MJM Limited is pleased to announce that it has been highly ranked by Chambers & Partners in the Chambers Global Rankings 2014 for Bermuda.
Chambers praised MJM’s Dispute Resolution team as “Highly rated by clients for its personal and practical approach. A preferred firm for referral work, with extensive experience before all levels of court, including the High Court and the Privy Council. Continues to grow its litigation practice with the addition of new personnel.”
A paragraph in the Throne Speech in November of 2013 heralded a proposed change to the Children Act, 1998.
The need to incorporate family mediation into the Act was recognized as a prerequisite for co-parenting orders rather than arising only as a result of a parent’s non-compliance with some existing order. This proposed move to formalize the requirement for mediation brings Bermuda into line with the current practice in many jurisdictions.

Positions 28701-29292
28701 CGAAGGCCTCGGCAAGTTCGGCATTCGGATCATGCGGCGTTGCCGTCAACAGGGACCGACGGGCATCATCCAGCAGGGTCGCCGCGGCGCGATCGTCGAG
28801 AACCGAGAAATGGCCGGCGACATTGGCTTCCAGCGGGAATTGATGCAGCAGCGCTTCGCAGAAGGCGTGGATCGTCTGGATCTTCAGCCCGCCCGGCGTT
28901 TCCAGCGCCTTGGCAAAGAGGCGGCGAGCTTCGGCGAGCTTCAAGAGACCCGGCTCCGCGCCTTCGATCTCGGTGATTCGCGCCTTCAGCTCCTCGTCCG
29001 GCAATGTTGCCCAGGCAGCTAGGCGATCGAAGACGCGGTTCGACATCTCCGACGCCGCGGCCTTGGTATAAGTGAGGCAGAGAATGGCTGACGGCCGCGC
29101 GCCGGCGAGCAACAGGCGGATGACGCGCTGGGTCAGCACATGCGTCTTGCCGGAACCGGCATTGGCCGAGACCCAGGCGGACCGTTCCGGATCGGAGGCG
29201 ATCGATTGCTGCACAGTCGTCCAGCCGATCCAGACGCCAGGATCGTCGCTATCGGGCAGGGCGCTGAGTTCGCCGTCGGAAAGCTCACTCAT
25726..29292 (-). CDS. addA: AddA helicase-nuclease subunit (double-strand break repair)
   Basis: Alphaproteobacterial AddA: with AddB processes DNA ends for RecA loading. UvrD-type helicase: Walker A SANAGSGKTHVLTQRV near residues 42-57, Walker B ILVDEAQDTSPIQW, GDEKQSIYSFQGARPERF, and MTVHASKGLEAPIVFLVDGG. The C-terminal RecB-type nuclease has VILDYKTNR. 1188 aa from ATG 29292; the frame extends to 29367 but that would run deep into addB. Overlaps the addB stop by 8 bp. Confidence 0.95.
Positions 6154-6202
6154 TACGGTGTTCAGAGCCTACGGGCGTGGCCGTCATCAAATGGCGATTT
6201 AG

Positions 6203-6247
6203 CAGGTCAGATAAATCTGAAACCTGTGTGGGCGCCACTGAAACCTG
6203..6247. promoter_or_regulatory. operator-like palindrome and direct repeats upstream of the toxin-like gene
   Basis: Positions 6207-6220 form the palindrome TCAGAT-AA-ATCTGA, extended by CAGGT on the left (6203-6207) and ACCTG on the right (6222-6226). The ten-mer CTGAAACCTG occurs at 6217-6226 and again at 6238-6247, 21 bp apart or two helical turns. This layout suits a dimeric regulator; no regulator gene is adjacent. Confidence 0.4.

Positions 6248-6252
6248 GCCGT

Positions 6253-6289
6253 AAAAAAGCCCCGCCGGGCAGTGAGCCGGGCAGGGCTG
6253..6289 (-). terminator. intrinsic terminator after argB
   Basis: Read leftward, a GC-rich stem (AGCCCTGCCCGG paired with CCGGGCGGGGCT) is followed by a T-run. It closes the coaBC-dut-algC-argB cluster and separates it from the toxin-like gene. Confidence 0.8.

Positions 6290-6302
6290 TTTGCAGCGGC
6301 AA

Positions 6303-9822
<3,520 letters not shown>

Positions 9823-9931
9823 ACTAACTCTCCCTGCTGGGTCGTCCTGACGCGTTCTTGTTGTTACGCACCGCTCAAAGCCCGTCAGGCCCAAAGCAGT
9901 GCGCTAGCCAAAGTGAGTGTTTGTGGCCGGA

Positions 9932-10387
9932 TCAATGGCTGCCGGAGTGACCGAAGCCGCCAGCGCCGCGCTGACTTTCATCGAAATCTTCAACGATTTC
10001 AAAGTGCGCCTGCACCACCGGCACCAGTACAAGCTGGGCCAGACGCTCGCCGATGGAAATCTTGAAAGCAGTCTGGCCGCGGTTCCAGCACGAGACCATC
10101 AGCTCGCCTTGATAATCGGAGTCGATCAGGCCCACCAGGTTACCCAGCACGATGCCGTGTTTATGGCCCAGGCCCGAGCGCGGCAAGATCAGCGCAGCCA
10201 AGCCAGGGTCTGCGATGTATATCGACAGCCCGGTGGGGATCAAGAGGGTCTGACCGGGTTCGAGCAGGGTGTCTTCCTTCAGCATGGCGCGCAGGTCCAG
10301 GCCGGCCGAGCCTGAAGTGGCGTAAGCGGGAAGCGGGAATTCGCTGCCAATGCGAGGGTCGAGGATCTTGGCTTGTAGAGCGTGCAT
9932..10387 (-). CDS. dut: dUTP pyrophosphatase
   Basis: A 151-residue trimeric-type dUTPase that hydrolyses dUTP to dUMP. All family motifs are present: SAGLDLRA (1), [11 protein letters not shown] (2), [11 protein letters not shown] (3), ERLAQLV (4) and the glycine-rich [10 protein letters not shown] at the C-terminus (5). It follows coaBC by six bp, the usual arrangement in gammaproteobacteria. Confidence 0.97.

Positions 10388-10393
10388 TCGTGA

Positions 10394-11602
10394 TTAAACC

Recently, the following Orders were enacted to add a dedicated corporate governance licensing criterion to the Trust (Regulation of Trust Business) Act 2001, the Investment Business Act 2003 and the Investment Funds Act 2006 (collectively, the “Regulatory Acts”):
The Incentives for Job Makers Act 2013 and the Bermuda Immigration and Protection Amendment (No.2) Act 2013 came into operation in December 2013. These two acts effectively introduce various changes to the Bermuda Immigration and Protection Act 1956 (“BIPA”) and the Economic Development Act 1968 (“EDA”) which seek to make it easier for companies to obtain work permit exemptions for certain senior executives and for certain senior executives to be eligible to apply for a Permanent Resident’s Certificate (PRC).
The facts of recent UK case Marley v Rawlings (260 KB PDF) were straightforward. Mr. and Mrs. Rawlings gave instructions to their solicitor to prepare identical wills, each leaving their estate to the other, but if the other had already died, to their “adopted son, Terry Marley”. The Rawlings had two biological sons, who were effectively disinherited by these wills. Unfortunately and inadvertently, husband and wife each signed the other’s will as a consequence of the solicitor handing the wrong will to the wrong person. The mistake was discovered on the death of Mr. Rawlings, several years after the death of Mrs. Rawlings, and the Rawlings’ biological sons challenged the will.